Disaster models simulate the development of disasters to assist emergency responders in estimating the scope and severity of damage (Fan 2007; Yuan 2016). Many disaster models have been developed for different types of natural hazards and disasters such as hurricanes (Miljkovic and Miljkovic 2014), earthquakes (Shuai et al. 2020), floods (Chen et al. 2022), tsunamis (Wang and Jia 2022), and wildfires (Jiang et al. 2021). These models are well suited for single-hazard scenarios but cannot simulate multi-hazard scenarios. Some studies have developed multi-hazard models by integrating different single-hazard models in a tightly coupled way, such as storm-flood model (Ding 2016) and post-earthquake fire model (Lee and Davidson 2010). The tightly coupled method can fit specific multi-hazard scenarios accurately with tailored hybrid models, but always requires a large amount of work and cannot be flexibly used for scenarios with different or more disaster types. To increase the flexibility of integrating different models, some studies adopt a loosely coupled method, which chains multiple models to a service chain by following certain software architecture principles (Weiser and Zipf 2007), such as bomb threat analysis system (Stollberg and Zipf 2007) and fire detection system (Samadzadegan et al. 2013). However, these studies mainly focus on decomposing a single-hazard model into several service-based sub-functions (for example, buffer analysis, path planning), and orchestrating them into a service chain to facilitate model execution. There is a paucity of research on coupling multiple single-hazard model services into a disaster model service chain (DMSC) for multi-hazard modeling.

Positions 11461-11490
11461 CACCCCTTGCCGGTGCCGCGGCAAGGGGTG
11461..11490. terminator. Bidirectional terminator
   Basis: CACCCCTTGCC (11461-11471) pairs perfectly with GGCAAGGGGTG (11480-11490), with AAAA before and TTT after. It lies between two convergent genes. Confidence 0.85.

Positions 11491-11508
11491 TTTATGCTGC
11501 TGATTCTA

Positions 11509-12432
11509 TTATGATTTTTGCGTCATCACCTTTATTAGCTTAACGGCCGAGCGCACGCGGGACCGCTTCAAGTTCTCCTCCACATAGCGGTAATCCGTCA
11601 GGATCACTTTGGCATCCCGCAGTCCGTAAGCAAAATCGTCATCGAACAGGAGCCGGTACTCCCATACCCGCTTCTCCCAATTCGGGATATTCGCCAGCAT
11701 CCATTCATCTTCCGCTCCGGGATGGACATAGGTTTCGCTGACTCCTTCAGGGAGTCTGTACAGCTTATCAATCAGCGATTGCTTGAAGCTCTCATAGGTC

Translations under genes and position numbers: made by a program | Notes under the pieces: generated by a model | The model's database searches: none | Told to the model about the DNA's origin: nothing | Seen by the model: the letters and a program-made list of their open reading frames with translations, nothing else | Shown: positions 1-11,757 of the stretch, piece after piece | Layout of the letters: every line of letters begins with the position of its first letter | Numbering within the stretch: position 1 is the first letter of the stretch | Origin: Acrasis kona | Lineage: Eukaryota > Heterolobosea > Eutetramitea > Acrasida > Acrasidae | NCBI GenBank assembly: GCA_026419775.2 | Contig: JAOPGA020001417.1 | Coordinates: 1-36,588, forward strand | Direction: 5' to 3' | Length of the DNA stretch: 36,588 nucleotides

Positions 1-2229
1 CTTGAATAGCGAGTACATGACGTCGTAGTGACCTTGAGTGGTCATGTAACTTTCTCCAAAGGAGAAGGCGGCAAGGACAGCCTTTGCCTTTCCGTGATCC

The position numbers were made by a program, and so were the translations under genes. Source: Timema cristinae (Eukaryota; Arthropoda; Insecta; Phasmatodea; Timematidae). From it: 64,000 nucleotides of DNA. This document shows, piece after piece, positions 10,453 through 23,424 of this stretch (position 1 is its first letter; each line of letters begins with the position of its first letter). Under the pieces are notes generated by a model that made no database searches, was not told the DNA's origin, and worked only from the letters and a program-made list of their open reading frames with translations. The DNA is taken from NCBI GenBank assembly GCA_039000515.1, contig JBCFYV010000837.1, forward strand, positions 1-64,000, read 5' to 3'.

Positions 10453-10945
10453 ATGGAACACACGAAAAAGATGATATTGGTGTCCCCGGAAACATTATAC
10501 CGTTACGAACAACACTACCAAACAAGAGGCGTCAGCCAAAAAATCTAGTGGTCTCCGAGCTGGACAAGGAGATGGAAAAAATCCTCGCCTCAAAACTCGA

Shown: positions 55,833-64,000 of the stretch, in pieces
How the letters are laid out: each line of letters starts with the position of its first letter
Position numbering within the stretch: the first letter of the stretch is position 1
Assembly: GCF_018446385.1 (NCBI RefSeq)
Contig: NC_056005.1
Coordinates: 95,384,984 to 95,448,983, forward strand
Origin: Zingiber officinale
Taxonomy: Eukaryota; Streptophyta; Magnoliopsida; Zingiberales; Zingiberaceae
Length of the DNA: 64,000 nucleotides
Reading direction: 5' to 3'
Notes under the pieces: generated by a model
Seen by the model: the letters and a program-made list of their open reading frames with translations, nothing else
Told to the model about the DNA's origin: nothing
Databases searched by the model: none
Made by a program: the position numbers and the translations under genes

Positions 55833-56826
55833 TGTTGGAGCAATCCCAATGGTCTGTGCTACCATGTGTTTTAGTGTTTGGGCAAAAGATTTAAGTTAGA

The development of DMSCs requires high accessibility and interoperability of single-hazard services be efficiently coupled. However, existing disaster services are usually developed using different mechanisms and programming languages. Most of them have poor compatibility and interoperability due to the different data structures of the inputs and outputs, as well as the lack of a standard execution mode. There are few studies on service standardization to support multi-hazard modeling. Multi-hazard modeling is essential for disaster management system development. The concept of disaster management has been widely used in community resilience (Saja et al. 2021; Benekos et al. 2022; Chisty et al. 2022), emergency decision-making systems (Yi et al. 2012; Bang 2014; Shakeri et al. 2021), and other relevant domains. But developing disaster management systems with model service paradigms and interface specifications is still an area that has not been widely investigated. The Open Geospatial Consortium (OGC) has proposed the Web Processing Service (WPS) specification to standardize the process of publishing geospatial models as web services. The OGC WPS has been widely used in environmental and natural hazard and disaster modeling, such as hydrologic modeling (Qiao et al. 2019; Qiao et al. 2021), flood response modeling (Tan et al. 2016), and multi-hazard assessment (Bathrellos et al. 2017; Skilodimou et al. 2019). The OGC WPS has been demonstrated to enable models to be reused and chained to construct complex modeling workflows for decision-making systems. However, there are few studies leveraging OGC WPS in multi-hazard DMSC modeling. In addition, interface specification is the crucial component for WPS interoperability, but only a few specifications were proposed to standardize disaster model interface like FireML for fire models (Jiang et al. 2018), and EarthquakeML for earthquake models (Babaie and Babaei 2005). There is still a lack of unified interface specifications for more disaster models, especially in DMSC scenarios.